Sunday, September 30, 2007

3 times faith

‘The faith OF Christ’ (the faithfulness of Christ to fulfill all the conditions of the covenant of redemption by His obedience unto death on the cross) is the ground of our salvation.

‘The faith of the Gospel’ (the Gospel, the body of truth that communicates the message of Christ) is the revelation of salvation.

‘Faith IN Christ’ (the gift of faith given by God by the Holy Spirit in the new birth) is the fruit of salvation and the means by which we lay hold of Christ.

-- Excerpt from Faith, Faith and Faith, by Bill Parker, Ashland, KY in the Shreveport Grace Church bulletin - August 26th, 2007

Saturday, September 29, 2007

That Sweet Home

"That Sweet Home," Cooper Revision of The Sacred Harp, pg. 549:

When we have crossed the stream of death,
O let us sing and praise the Lord,
For Jesus Christ the Son of God,
Came down to earth to die for me.

I love to tell of that sweet home,
O glory to the Lamb of God.

For some sweet time I'm going home,
To join the praise of endless joy,
O, this I know, I'm on my way,
To that sweet home prepared for me.

Added April 2017: This was one of my Father's favorite songs, and it seems he enjoyed it more and more the closer he got to "That Sweet Home."

Wednesday, September 26, 2007

In memory

September 14, 1913 -- September 26, 2007

Each of us have an appointment we must keep, a time when we will say to Death, "Hast thou found me, O mine enemy?" This morning at approximately 10:15 a.m., my father, Charlie Leroy Vaughn, peacefully passed from the walks of this life at the age of 94 years and 12 days. He had long, full and good life. He left it rejoicing in the hope of eternal life. The LORD gave, and the LORD hath taken away; blessed be the name of the LORD.

My Dad was a farmer, a carpenter, and a Baptist deacon. But many people who knew him, knew him as a singer. Of all the songs he sang and loved, he requested only two to be sung at his funeral -- "That Sweet Home", no. 549 in the Sacred Harp (Cooper edition) and "How Great Thou Art".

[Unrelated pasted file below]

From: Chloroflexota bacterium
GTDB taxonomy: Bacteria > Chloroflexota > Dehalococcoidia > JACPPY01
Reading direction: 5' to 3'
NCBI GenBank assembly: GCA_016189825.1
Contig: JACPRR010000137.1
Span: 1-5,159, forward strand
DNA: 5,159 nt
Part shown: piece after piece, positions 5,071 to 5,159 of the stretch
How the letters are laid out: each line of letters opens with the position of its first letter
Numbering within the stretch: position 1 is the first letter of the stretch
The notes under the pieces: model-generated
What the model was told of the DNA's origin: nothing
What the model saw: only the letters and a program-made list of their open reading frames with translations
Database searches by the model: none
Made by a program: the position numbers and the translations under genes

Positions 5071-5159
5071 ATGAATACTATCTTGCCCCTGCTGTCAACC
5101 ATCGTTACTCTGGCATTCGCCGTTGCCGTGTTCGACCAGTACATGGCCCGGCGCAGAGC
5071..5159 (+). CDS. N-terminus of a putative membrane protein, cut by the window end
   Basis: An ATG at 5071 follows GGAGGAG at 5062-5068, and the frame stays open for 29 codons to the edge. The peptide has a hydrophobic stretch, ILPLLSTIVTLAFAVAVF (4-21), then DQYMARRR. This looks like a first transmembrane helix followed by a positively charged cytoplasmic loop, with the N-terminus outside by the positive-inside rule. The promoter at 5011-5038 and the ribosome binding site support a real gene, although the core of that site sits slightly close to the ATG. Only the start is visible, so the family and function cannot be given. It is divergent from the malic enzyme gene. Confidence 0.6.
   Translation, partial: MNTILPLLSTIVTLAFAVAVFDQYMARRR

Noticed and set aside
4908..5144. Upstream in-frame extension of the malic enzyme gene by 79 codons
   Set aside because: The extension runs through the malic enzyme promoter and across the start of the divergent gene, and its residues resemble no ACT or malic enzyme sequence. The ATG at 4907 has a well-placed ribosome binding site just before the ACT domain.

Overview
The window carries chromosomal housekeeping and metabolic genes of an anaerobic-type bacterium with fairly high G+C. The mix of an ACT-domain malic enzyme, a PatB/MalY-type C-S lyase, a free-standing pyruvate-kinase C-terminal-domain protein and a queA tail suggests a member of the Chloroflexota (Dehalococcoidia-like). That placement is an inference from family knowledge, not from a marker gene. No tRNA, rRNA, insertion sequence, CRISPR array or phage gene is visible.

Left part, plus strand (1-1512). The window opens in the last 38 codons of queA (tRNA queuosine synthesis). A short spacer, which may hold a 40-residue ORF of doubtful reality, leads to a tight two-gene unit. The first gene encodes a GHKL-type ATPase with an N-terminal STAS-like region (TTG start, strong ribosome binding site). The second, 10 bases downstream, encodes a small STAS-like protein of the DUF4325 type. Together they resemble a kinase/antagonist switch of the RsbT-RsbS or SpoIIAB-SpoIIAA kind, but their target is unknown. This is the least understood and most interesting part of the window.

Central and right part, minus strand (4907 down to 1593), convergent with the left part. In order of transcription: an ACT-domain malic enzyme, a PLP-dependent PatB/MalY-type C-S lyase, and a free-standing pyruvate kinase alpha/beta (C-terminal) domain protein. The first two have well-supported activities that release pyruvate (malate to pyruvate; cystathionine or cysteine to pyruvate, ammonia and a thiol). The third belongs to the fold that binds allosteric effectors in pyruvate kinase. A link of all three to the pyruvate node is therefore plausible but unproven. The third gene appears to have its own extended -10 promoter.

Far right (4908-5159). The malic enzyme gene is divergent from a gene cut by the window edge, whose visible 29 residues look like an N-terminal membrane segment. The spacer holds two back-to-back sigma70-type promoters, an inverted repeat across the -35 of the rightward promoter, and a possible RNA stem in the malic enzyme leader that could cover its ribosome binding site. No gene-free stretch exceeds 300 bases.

O Lord my God! When I in awesome wonder
Consider all the works Thy hands have made.
I see the stars, I hear the mighty thunder,
Thy power through-out the universe displayed.

When through the woods and forest glades I wander
And hear the birds sing sweetly in the trees;
When I look down from lofty mountain grandeur
And hear the brook and feel the gentle breeze:

And when I think that God, His Son not sparing,
Sent Him to die, I scarce can take it in;
That on the cross, my burden gladly bearing,
He bled and died to take away my sin:

When Christ shall come with shout of acclamation
And take me home, what joy shall fill my heart!
Then I shall bow in humble adoration,
And there proclaim, my God, how great Thou art!

Refrain (sung after each verse):
Then sings my soul, my Saviour God, to Thee;
How great Thou art, how great Thou art!
Then sings my soul, My Saviour God, to Thee:
How great Thou art, how great Thou art!

Southwest Texas Convention

Remember the fall session of the Southwest Texas Sacred Harp Convention will be held this coming weekend -- September 29 & 20 -- in Austin, Texas. Click above link for more information.

Jonathan -- always a bridesmaid, never a bride